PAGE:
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TOMSK, March 18. /TASS/. Switching off the lights for the environmental campaign "Earth Hour" is doing more harm than good, because it makes electricity more expensive, according to professor of the department of nuclear and thermal power plants of the Institute of Power Engineering of the Tomsk Polytechnic University Valery Litvak, quoted by the university’s press service.
"Earth Hour" is an annual international environmental campaign of the World Wildlife Fund (WWF), aimed at drawing attention to the problem of preserving the planet's resources. At the same time for one hour people around the world switch off the lights, and the buildings - symbols of certain countries - switch off exterior decorative lighting.
"Earth Hour" is the most popular campaign in the human history. In 2015 more than 2 bln people from 172 countries participated in the event, including 20 mln Russians.
"This event, in my opinion, based on the conviction "switched off the lights - done something good". In fact - this is not the case. All people in the power industry know that. Electrical power systems work well with constant load. The more constant the load schedule, the more cost efficient production of power," the university’s press service quoted the scientist.
According to him, rapid decline of turbine load occurs during a power outage. Power system will have to adapt to this new regime - to reduce the production of electricity. If the drop is significant, only hydroelectric power stations will be able to pick up the process, all the other stations simply will not be able to cope with the drop.
"But this is not all - because in an hour the light everywhere will be turned on. Stations will need to increase the load. Meanwhile, it is difficult to do at nuclear power plants, thermal power plants pick it up but the pace is not very fast. Again, the entire burden falls on hydroelectric power stations. So, we first unloaded generators and now load them again. To put it mildly, it is very stressful for the whole power complex. Hooking up turbo-generator into electrical network could be compared to such a complex process as childbirth," the professor said.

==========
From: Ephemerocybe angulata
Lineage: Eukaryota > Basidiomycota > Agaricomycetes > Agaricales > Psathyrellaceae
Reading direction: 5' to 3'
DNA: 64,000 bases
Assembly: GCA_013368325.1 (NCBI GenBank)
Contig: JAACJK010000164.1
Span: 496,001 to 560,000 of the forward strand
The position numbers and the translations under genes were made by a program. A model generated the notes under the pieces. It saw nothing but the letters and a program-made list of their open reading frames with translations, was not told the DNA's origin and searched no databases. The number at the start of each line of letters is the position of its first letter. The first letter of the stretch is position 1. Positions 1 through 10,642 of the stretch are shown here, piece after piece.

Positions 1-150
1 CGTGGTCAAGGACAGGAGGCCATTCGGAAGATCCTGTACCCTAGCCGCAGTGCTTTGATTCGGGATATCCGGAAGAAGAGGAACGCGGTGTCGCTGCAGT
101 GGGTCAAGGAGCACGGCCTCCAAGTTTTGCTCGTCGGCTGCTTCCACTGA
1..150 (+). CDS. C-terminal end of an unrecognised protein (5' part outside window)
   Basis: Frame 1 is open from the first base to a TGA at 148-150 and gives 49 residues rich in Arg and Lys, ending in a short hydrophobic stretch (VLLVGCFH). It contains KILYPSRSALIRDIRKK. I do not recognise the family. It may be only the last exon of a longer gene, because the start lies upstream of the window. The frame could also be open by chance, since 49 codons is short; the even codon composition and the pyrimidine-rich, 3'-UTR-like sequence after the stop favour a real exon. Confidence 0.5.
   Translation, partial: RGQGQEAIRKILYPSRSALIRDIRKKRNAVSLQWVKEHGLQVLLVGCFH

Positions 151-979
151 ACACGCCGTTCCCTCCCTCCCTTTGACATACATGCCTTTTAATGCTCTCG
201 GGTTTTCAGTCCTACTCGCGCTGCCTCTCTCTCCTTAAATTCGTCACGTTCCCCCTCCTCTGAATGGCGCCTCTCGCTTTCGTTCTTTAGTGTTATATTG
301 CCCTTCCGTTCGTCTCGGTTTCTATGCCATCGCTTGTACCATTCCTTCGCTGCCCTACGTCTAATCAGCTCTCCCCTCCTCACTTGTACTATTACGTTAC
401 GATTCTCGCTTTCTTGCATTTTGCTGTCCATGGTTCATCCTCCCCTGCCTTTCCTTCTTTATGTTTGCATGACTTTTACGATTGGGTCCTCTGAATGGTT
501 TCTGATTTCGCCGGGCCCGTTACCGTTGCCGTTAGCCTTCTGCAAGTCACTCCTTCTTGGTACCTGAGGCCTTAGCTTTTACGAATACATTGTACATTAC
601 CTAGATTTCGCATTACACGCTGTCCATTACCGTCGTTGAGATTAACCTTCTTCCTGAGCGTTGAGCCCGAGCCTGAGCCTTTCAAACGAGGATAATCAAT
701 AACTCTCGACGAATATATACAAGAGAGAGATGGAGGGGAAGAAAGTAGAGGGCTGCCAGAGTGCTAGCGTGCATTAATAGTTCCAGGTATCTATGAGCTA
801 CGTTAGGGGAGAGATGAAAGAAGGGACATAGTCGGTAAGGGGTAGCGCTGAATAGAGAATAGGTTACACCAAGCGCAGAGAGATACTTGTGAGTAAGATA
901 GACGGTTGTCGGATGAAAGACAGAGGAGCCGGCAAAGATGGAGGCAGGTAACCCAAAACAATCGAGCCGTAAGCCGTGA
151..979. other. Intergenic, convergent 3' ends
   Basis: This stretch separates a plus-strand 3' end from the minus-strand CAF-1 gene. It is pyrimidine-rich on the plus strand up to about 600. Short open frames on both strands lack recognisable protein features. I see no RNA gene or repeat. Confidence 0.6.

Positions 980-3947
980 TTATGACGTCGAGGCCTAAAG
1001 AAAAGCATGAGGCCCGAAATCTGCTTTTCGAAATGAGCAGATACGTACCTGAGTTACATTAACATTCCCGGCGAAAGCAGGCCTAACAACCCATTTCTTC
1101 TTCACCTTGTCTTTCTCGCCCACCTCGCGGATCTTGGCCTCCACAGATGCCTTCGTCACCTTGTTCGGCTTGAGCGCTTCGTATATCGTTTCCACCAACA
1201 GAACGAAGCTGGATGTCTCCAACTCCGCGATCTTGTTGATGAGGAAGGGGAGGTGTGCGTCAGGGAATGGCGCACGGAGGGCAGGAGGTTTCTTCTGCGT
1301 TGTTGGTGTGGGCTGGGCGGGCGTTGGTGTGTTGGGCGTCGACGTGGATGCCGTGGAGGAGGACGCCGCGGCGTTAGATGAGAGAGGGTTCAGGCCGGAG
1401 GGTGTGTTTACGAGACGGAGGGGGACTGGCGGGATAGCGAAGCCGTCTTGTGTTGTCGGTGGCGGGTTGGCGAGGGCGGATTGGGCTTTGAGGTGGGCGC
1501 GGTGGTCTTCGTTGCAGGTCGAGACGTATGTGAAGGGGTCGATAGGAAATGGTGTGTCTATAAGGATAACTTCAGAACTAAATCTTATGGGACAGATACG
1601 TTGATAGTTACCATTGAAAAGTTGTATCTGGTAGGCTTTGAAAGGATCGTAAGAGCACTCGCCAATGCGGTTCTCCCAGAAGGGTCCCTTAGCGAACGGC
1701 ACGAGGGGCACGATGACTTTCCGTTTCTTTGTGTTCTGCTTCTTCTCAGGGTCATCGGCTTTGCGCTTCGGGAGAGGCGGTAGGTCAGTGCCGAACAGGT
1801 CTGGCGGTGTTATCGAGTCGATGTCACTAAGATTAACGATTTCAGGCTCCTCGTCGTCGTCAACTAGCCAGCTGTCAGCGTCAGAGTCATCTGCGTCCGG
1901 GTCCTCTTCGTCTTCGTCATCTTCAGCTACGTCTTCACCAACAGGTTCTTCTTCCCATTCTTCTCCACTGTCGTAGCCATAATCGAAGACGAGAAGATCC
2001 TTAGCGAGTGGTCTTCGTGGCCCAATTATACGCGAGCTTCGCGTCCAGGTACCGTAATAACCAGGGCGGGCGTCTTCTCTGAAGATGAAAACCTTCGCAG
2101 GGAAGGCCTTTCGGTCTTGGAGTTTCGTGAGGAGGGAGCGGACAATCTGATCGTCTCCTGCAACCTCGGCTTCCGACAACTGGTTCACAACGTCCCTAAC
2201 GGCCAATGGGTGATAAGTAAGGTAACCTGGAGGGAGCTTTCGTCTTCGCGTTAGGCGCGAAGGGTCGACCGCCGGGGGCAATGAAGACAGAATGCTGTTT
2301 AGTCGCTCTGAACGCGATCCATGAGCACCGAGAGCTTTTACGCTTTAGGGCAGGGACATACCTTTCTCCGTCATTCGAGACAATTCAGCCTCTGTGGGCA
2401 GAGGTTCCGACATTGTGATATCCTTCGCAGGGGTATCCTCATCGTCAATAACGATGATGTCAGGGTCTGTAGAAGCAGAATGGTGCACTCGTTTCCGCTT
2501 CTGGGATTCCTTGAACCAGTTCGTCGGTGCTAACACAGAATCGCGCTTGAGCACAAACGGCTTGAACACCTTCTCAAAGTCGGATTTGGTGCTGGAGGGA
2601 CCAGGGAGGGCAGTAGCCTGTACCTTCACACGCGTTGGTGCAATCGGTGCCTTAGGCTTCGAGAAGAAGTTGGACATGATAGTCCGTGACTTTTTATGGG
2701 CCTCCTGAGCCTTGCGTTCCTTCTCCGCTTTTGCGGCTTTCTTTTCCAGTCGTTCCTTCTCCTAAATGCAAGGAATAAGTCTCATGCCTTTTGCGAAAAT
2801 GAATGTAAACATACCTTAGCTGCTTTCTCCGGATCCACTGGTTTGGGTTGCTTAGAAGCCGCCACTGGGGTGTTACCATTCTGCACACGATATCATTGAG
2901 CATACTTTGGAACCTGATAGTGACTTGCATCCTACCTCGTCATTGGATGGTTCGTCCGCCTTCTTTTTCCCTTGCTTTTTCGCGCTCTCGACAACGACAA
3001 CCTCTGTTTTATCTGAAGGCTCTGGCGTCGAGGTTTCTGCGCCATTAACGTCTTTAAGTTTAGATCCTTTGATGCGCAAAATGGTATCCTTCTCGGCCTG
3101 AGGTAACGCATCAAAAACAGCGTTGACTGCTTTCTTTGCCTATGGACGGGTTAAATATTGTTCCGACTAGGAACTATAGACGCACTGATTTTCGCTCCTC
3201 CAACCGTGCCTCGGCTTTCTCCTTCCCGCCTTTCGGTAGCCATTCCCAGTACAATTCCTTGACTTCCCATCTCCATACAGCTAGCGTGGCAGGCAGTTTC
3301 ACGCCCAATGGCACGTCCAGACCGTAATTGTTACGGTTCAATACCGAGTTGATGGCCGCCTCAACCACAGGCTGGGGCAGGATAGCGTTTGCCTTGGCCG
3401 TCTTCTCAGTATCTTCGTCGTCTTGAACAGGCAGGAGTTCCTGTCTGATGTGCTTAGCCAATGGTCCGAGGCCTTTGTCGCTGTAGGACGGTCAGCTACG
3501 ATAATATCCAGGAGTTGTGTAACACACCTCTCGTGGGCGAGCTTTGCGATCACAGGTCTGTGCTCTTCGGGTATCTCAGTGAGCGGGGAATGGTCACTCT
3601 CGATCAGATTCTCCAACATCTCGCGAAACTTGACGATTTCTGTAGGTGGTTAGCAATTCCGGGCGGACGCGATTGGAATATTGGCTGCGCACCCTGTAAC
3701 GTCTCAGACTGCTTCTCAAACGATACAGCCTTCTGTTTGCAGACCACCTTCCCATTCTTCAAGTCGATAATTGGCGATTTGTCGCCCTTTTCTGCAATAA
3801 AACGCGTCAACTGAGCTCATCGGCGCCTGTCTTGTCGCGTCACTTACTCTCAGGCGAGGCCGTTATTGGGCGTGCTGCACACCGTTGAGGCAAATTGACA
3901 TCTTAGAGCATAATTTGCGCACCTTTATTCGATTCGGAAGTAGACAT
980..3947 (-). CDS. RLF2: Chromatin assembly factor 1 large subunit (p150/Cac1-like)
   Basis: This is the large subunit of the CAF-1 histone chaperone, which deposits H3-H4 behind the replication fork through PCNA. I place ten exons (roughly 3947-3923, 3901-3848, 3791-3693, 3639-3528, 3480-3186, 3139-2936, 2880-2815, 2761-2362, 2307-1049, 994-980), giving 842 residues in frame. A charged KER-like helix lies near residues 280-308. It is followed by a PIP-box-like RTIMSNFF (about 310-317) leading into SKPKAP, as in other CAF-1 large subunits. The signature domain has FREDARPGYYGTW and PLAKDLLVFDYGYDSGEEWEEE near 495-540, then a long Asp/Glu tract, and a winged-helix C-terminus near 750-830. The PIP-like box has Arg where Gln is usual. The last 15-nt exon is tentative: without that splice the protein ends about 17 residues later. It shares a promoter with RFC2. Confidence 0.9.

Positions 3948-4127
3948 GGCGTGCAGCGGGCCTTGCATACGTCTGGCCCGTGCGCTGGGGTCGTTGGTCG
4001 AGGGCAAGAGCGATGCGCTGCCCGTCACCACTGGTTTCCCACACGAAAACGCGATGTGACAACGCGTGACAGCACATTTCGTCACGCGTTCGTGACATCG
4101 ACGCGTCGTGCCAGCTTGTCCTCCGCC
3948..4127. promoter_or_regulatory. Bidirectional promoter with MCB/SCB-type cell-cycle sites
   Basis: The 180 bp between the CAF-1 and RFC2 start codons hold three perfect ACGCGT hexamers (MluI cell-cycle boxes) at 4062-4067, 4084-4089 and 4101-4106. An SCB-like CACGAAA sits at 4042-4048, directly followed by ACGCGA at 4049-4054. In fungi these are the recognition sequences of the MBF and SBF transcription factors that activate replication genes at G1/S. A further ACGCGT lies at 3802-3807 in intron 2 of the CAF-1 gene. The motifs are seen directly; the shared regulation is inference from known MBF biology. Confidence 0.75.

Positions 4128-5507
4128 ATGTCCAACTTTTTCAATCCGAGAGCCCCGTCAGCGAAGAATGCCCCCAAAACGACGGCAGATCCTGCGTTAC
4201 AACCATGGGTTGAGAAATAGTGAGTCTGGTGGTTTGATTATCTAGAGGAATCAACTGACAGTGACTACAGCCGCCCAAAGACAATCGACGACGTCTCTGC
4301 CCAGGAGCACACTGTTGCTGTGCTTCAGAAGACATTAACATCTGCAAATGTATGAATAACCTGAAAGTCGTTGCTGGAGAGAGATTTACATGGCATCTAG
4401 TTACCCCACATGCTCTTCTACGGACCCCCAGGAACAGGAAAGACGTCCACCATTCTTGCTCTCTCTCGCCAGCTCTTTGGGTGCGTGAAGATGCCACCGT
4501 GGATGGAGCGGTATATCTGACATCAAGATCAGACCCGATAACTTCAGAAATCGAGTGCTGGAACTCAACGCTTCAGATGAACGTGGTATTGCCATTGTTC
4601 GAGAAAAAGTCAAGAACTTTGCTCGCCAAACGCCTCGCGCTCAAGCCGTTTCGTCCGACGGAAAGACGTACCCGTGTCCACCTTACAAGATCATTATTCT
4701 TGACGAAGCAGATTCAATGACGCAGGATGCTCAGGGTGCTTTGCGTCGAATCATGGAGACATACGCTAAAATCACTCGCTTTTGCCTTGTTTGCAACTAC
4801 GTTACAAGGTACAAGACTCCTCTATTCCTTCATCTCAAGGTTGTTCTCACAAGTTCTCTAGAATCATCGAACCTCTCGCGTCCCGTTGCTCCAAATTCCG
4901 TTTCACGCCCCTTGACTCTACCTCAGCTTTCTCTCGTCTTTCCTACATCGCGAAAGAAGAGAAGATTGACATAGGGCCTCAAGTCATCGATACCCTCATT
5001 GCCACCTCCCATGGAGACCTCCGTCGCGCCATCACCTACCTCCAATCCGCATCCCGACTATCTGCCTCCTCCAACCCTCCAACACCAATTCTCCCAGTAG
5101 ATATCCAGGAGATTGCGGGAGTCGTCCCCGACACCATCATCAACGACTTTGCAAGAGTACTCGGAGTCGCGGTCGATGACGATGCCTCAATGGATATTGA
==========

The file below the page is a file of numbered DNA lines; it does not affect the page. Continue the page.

Therefore, according to him, there will be more harm than good from power outage around the world. "We just need to train ourselves to use energy more prudently. Turn off the lights leaving the house, not boiling a full kettle for just two cups of tea, not running washing machine for a pair of socks," Litvak said.
The expert gave example of the 1980s, when the demand for TVs was rapidly growing in the Soviet Union. Since they were very energy-intensive, the central dispatch unit of the USSR Unified Energy System decided to calculate the potential demand for electricity in order to understand how to increase the capacity of power plants.
According to him, during a hockey match during the half-hour break, the network announcer asked viewers to turn off their TVs, saying that the power engineers needed to calculate how much electricity is consumed by television.
"A friend of mine worked in this unit. He said that in the first night of observation there was no reduction of electricity consumption. Experts could not understand why," he said.
On the second day, his friend came home watched the first period of the hockey game, then during a break turned the TV off and went to the kitchen. "He turned on the stove and understood the plan’s blunder - instead of the TV people used other electrical appliances during the breaks," the professor said.
Meanwhile, "Earth Hour" on Saturday will be actively supported in Tomsk. In particular, the Tomsk State University will disable the backlight of the main university - one of the architectural symbols of the city, and the University grove. The lights of the regional administration building will also be switched off.
The Tomsk Polytechnic University organized a sport event - the residents of the city will run 2016 meters on the university’s stadium. Each participant will wear a glowing bracelet. Night races will be held in 25 cities. According to the instute, the organizers are planning to unite 20,000 participants from different cities to cover the distance equal to the equator - a little more than 40,000 km.